I’m Straight But I’ve Never Actually Been In Love With A Man

It’s always seemed odd to me that people get stuck on finding true love. There are so many reasons that being single is more fulfilling and a lot less complicated than having a partner. Here’s why I’ve never actually been in love.

  1. Love is messy. I’ve seen love do wonderful things for people—make them happier than they say they’d ever been, grow into better people, find new passions in life—but it’s never all sunshine and butterfly kisses. When people fall in love, they’re opening themselves up to all kinds of pain and disappointment and I just don’t want to put myself in that position. Over the years, I’ve realized that I can find happiness, become a better person, and discover new passions without having to fall in love with anyone, and I’m content to keep it that way.
  2. I’d rather be close to my friends and family than one guy. The last thing I want is to become one of those people who disappears the minute they fall in love with someone. My friends and family are the most important things in my life, and I don’t ever want to lose sight of that by sacrificing everything for someone I may only be in love with for a few a years.
  3. Casual relationships are fine, but I don’t have time for anything serious. It’s not like I’m completely against relationships—I enjoy a fling every now and again. I’ve dated one or two guys for months at a time, but I’ve never been inclined to turn it into anything serious. I don’t have time. I’m too busy with my own life and spending time with my friends and family.
  4. I’m whole on my own. I don’t need an “other half.” The phrase “other half” has always been a little disturbing and insulting to me, as if a person isn’t whole until they meet another person who “completes” them. I’ve never felt completed by another person simply because I’ve never felt less than whole on my own. The idea that it takes a significant other to make you a full person is the definition of clinically low self-esteem and needs to be dealt with on its own, not by falling in love with someone.
  5. My girlfriends are the only loves of my life. My female friends are my rocks. We’re always there for each other and love each other unconditionally. They’re all I need. I can get sex from guys, but I can only get the kind of companionship I need from my girlfriends. They’re indispensable, and because of that, they are the true loves of my life.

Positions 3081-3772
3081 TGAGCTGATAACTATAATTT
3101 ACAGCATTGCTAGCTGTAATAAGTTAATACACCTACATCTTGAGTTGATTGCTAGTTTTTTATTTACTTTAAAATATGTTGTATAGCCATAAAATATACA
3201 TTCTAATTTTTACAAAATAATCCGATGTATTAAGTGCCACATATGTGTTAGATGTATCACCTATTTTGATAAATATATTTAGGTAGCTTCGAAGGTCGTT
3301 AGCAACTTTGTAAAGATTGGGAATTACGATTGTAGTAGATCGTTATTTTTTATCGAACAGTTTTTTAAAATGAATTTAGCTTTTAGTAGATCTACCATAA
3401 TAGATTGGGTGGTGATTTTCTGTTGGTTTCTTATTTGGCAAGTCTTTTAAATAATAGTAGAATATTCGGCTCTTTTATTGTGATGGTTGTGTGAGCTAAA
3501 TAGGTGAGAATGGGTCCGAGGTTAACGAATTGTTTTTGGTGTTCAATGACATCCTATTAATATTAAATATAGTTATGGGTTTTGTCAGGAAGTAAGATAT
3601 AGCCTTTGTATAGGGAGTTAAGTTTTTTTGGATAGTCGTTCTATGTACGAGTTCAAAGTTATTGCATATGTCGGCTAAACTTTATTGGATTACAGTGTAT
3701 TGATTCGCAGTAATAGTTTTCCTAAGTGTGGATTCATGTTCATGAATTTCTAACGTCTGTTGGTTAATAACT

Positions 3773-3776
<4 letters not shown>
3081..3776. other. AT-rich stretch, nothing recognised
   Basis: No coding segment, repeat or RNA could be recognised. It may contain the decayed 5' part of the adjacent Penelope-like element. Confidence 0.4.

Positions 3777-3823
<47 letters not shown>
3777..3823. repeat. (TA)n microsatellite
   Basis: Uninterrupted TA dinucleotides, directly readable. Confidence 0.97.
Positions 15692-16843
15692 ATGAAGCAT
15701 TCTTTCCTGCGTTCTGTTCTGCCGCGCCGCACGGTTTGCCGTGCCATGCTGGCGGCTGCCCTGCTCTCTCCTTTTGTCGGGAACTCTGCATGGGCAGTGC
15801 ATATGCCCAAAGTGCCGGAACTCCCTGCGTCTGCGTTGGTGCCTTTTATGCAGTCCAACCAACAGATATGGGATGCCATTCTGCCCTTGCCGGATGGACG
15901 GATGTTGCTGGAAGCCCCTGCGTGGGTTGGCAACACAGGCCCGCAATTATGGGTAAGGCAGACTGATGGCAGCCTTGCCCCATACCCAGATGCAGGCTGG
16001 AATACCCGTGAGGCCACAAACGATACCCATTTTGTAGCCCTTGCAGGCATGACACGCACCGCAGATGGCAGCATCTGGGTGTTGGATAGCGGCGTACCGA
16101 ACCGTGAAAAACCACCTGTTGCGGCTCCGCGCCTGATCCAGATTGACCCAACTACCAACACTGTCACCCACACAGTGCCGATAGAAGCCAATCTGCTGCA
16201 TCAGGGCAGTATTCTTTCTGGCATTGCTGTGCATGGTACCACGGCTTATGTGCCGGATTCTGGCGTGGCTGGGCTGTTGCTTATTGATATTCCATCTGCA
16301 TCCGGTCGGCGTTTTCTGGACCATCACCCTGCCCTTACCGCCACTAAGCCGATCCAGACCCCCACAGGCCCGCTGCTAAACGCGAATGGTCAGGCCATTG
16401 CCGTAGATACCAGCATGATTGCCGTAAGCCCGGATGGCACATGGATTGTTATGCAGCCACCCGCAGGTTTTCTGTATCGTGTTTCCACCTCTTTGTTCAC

6. I’ve always found the concept of romantic love totally impractical. Romantic love is a beautiful concept, but it doesn’t stay beautiful. No one can be madly in love throughout an entire week together, let alone a life. Imagining that your love will sustain you through everything is just setting yourself up for failure.
  7. I’ve seen how love can negatively affect people. Sometimes, love just doesn’t seem worth it. Even if you decide you’re ready to enter into a serious relationship despite the uncertainty and the ups and downs, sometimes the struggles still catch you off guard. I’ve seen people whose lives are destroyed by a partner’s unfaithfulness or the messy end of a relationship, and I want no part of it.
  8. My friendships are a better investment. Friendships take work, as do all relationships involving love and commitment, but they are much easier than romantic love. They come more naturally because there is no expectation of living together forever and filling every need of the other person. Investing in friendships has never let me down.
  9. I’ve never met anyone who’s exactly right for me. The simple fact is that I’ve never met a guy who I cared about enough to commit to. I have male friends who I love and I’m attracted to men on a sexual level, but the romantic, sentimental part really doesn’t come into play nearly enough to make me consider being with anyone long term.
  10. I’m not opposed to the prospect of falling in love with a man, but it hasn’t happened yet and I’m just fine with that. Even though I’m very skeptical of falling in love and committing to someone, I’m aware that circumstances change and I’m open to the possibility. I’m not trying to keep myself from serious relationships, I’m just so great on my own that I don’t feel any need to look for one. If I spend my entire life without a romantic partner, I’ll be very happy.
Rose Nolan is a writer and editor from Austin, TX who focuses on all things female and fabulous. She has a Bachelor of Arts in Theater from the University of Surrey and a Master's Degree in Law from the University of Law. She’s been writing professional since 2015 and, in addition to her work for Bolde, she’s also written for Ranker and Mashed. She's published articles on topics ranging from travel, higher education, women's lifestyle, law, food, celebrities, and more.